Santa Fe’s Traditional Spanish Market honors New Mexico’s Spanish heritage and arts traditionally created centuries ago, like hide paintings, retablos, straw appliques, tinwork, colcha embroidery, furniture, weaving, and woodworking. Long hosted by the Spanish Colonial Arts Society and now operated by the Atrisco Heritage Foundation, this largest and oldest Hispanic art show and sale was first held in 1926 during the Santa Fe Fiestas.

Visiting this market is like stepping back in time, and here you’ll discover pieces you won’t find anywhere else. The artist whose work you admire may well be descended from one of the early Spanish settlers, carrying on a legacy through generations. You may also encounter historical reenactors from El Rancho de los Golondrinas, a living history museum, wearing period costumes and demonstrating what life was like for the colonists.

The market has grown into the world’s largest cultural exhibition of its kind, and it provides the artists with sales and marketing opportunities, award prizes, and public exposure. Visitors have the opportunity to meet respected and world-traveled artists whose works appear in public and private collections worldwide.

The Atrisco Heritage Foundation also hosts a winter market. Visit the new Traditional Spanish Market website for more information about the summer and winter markets.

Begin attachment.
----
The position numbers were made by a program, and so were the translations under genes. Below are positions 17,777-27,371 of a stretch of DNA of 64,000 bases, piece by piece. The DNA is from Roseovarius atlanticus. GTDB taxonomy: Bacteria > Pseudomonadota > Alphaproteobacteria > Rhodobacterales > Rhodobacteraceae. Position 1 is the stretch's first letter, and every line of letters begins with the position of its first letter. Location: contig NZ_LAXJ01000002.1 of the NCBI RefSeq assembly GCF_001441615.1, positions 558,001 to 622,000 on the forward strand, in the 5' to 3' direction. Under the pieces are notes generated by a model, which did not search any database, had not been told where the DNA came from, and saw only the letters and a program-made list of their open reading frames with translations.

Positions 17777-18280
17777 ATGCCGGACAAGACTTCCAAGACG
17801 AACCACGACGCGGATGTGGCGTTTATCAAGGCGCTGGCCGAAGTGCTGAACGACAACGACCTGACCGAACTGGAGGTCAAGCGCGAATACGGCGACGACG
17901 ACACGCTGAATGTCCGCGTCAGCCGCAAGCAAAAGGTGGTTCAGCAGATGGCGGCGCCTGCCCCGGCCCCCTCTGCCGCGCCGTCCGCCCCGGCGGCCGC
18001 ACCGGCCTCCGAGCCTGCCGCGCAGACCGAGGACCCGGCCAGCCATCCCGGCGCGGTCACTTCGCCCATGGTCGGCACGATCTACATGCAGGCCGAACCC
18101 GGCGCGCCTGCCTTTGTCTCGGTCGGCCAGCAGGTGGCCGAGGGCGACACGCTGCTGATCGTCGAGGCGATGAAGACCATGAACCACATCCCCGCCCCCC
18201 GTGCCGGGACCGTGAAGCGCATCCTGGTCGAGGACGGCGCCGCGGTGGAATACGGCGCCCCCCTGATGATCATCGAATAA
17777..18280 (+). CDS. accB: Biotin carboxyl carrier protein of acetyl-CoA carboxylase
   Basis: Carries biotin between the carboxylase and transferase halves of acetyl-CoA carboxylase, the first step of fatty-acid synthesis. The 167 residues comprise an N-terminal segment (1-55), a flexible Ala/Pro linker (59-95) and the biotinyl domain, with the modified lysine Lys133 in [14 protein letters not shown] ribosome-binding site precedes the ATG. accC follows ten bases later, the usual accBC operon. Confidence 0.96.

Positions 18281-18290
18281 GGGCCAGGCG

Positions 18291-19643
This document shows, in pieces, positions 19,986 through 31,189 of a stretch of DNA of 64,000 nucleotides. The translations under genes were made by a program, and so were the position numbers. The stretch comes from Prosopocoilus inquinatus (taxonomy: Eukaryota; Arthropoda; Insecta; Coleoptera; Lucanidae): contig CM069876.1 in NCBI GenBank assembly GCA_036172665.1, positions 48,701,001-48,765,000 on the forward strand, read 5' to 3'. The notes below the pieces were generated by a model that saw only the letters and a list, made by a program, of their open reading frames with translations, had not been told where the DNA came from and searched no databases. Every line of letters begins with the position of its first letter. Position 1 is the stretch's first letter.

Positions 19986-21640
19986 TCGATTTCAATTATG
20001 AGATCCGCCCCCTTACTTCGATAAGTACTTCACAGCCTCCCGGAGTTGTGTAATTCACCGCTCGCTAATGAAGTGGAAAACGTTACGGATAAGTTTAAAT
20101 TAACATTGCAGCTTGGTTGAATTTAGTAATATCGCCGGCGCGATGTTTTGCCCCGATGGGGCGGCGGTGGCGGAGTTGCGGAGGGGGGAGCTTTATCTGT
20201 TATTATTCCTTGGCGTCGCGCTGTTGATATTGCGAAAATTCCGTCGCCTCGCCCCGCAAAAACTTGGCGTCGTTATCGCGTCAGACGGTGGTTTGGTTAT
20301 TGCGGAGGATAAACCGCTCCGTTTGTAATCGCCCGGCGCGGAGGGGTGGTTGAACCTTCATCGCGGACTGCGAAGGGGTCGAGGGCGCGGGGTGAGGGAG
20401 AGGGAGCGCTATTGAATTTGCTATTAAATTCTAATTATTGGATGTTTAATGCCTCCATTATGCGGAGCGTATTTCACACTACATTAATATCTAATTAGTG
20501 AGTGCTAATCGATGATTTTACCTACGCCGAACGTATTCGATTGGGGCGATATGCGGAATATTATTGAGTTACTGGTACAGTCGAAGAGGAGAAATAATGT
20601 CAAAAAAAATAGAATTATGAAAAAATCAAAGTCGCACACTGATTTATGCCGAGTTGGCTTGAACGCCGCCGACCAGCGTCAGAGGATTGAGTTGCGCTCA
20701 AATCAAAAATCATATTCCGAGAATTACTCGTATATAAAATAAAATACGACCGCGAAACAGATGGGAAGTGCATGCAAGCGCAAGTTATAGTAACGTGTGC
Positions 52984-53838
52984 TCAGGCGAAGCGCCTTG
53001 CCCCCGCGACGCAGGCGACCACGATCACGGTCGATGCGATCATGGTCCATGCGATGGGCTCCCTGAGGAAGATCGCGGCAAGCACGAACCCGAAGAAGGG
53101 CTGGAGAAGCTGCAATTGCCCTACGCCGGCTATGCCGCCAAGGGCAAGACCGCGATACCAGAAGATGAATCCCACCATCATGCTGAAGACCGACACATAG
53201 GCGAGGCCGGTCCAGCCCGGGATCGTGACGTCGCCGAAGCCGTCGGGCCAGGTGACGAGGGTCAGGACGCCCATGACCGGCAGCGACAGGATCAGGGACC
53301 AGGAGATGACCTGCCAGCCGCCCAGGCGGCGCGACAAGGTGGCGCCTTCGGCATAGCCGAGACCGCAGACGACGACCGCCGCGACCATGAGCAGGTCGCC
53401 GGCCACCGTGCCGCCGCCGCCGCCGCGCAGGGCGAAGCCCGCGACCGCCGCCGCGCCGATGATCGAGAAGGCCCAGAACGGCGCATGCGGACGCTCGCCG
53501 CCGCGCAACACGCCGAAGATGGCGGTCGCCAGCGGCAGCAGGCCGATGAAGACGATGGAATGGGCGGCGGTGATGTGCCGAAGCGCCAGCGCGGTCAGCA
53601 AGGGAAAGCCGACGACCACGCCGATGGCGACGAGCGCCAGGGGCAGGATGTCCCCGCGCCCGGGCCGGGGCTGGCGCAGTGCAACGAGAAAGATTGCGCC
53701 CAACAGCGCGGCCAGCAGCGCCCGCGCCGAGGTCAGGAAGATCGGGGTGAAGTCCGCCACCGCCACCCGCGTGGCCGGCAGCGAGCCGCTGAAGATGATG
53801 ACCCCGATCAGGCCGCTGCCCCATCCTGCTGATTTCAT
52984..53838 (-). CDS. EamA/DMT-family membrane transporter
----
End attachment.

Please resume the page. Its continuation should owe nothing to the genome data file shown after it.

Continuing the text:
Visitors at the Indian Market in Santa Fe.


AUGUST 17 – 28, 2024 | SANTA FE PLAZA

For 100 years, Native American artists from across the country have gathered on the Santa Fe Plaza during Indian Market (originally called the Santa Fe Indian Fair) to offer their wares to visitors. The market, hosted by the Southwestern Association for Indian Arts (SWAIA), brings together creators and collectors of Indigenous art.

There’s something for everyone at the market, including traditional arts such as jewelry, pottery, basketry, quillwork, and beadwork, plus more modern genres such as photography and digital arts. Explore the general preview of award-winning art Friday at 4 p.m., during which there is also a silent auction. The market opens to the public Saturday morning, with weekend hours from 8 a.m. until 5 p.m. If you need a break from shopping, a variety of performances will be featured throughout the weekend.

The swanky SWAIA Gala is Saturday evening and includes silent and live art auctions and the first of two Indigenous fashion shows. The Sunday fashion show is followed by a trunk show, a singular opportunity to purchase fashions from Indigenous designers. SWAIA Fashion Show Producer Amber-Dawn Bear Robe says, “The power of visual and cultural representation can be seen on the SWAIA Indigenous fashion platform.”

The market is free and open to the public, though other events such as the SWAIA Gala and Indigenous Fashion Show may require tickets. Learn more and get tickets at

Story and photography by Cheryl Fallstead

Additionally photos courtesy IFAM and Spanish Market

Originally published in Neighbors magazine | Updated March 2024

This article was posted by Cheryl Fallstead